This green-skinned citrus fruit bears a striking resemblance to kabosu, except it’s much smaller (sudachi is roughly the size of a table tennis ball while kabosu is about the size of a tennis ball) and contains greenish-yellow flesh. However, don’t be fooled by its small size, because sudachi sure packs a lip-puckering citrus punch! As with yuzu and kabosu, sudachi juice is widely used as a flavouring for its mild zesty aroma that helps enhance the flavours of the dish. Two notable dishes that use sudachi are grilled matsutake mushroom and grilled sanma (Pacific saury). The mushroom is typically served drizzled with sudachi juice and a few drops of soy sauce, while the sanma is served with a wedge of sudachi on the side. It’s also common to see half-sliced sudachi being served as a garnish alongside traditional Japanese eats, such as soba and udon.


Large-scale cultivation of sudachi began in the mid-1950s, but sudachi trees that are more than 200 years old have been found in Kamiyama-cho in Tokushima prefecture, which is said to be the only sudachi-growing region in Japan. It is also due to this fact that sudachi is generally more expensive outside of the prefecture. Sudachi is well-known by the locals for its abilities to regulate blood sugar levels, prevent fatigue, and boost calcium absorption. It also helps reduce sodium intake as sudachi can be used in place of salt or soy sauce.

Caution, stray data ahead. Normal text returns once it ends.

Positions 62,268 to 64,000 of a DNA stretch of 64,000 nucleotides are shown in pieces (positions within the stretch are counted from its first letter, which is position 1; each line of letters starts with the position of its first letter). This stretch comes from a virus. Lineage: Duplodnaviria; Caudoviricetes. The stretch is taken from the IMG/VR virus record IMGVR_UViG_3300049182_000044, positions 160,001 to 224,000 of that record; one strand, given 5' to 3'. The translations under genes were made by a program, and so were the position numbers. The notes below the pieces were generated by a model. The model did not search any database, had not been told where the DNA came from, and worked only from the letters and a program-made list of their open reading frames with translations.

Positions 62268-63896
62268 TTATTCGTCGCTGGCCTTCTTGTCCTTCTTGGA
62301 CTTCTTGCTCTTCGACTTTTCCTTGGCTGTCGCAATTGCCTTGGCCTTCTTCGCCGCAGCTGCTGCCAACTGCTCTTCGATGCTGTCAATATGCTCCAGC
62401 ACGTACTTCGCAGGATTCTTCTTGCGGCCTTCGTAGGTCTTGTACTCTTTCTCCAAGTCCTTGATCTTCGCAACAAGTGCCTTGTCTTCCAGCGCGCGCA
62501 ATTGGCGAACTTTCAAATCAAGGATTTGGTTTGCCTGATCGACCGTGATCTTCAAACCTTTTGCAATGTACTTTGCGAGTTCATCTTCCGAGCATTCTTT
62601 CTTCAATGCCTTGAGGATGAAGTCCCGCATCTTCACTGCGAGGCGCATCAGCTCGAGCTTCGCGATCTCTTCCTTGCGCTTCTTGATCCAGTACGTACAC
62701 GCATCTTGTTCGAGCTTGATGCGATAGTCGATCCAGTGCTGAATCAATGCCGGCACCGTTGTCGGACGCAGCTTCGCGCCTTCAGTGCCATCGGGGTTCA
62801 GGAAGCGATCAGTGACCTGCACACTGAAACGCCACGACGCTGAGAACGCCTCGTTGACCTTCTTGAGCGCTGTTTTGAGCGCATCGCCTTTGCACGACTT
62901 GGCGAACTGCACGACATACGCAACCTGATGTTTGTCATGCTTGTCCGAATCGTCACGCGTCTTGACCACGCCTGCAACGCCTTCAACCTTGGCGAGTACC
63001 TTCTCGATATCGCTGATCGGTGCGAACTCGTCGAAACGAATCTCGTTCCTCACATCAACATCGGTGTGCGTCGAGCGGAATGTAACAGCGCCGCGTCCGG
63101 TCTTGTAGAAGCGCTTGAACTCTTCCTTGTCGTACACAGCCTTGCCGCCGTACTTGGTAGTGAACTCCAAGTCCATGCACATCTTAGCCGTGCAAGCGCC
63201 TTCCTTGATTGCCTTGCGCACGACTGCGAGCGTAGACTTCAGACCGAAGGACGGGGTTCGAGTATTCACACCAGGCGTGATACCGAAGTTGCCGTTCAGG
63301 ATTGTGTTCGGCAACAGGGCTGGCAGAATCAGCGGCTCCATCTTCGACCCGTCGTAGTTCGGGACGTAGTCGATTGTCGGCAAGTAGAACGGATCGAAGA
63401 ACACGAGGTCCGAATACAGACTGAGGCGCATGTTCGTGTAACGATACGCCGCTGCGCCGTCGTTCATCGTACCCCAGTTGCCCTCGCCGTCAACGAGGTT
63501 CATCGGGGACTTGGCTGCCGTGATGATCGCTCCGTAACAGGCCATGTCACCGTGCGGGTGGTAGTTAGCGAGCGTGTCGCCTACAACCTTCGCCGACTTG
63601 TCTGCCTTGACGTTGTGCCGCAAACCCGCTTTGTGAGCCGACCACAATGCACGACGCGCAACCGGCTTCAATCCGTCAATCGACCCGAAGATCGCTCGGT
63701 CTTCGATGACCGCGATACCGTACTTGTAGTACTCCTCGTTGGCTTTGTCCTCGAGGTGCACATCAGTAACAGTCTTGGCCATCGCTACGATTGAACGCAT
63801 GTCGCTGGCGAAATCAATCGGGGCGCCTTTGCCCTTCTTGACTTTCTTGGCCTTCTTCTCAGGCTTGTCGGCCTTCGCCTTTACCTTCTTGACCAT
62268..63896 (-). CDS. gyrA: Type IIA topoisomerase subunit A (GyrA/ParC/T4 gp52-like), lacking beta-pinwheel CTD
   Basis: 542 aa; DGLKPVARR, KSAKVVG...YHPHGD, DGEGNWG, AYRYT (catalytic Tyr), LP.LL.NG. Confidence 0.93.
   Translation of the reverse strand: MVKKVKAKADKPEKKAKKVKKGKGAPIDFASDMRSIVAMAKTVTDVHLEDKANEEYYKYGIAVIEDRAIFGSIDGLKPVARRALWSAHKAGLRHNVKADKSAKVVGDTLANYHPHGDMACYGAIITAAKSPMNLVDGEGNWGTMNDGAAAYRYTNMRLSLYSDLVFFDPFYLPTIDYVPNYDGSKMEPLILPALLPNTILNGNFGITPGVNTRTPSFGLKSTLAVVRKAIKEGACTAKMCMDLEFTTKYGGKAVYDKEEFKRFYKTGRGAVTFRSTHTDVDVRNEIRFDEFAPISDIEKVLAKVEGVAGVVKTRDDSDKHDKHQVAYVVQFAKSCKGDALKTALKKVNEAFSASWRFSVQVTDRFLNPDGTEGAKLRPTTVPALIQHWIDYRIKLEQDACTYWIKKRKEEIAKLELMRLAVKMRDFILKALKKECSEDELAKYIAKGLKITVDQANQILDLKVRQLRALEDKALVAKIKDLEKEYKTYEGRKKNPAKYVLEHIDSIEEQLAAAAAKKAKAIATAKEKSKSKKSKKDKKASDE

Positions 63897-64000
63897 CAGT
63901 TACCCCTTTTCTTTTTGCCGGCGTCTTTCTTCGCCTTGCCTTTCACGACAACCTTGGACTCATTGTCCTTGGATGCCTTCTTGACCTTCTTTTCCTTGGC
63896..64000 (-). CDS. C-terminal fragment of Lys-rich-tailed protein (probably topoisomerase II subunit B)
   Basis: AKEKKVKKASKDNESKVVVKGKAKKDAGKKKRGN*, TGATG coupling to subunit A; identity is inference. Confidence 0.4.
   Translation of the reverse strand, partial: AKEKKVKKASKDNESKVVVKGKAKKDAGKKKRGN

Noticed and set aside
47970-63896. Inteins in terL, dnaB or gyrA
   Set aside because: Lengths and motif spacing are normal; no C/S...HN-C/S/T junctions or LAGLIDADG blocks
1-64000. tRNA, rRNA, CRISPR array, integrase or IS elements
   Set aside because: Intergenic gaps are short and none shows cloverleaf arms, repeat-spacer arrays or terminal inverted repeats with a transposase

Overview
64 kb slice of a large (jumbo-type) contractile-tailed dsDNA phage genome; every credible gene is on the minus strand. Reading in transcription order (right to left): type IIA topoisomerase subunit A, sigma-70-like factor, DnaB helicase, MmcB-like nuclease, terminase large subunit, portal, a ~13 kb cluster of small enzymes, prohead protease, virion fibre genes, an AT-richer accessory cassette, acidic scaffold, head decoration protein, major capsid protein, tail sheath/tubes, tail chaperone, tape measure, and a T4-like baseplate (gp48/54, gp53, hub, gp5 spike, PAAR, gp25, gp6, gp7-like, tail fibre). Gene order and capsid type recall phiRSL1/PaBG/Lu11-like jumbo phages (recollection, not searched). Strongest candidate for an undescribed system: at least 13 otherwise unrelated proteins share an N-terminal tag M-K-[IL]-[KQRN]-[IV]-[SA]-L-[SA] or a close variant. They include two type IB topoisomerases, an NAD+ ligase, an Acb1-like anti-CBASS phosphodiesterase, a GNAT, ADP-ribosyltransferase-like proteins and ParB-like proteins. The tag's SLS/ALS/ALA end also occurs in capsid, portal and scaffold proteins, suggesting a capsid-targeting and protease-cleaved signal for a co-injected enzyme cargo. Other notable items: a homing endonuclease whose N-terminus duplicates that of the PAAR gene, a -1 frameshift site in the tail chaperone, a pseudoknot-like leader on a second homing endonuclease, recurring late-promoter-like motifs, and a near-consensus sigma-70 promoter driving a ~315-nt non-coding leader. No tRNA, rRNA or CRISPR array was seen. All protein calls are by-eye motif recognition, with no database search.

If you ever visit Tokushima, be sure to look out for their adorable regional mascot Sudachi-kun, named and fashioned after — you guessed it — sudachi. Sudachi-kun made its debut appearance at the 1993 National Sports Festival hosted in Tokushima, and it has since remained the prefecture’s much-loved representative.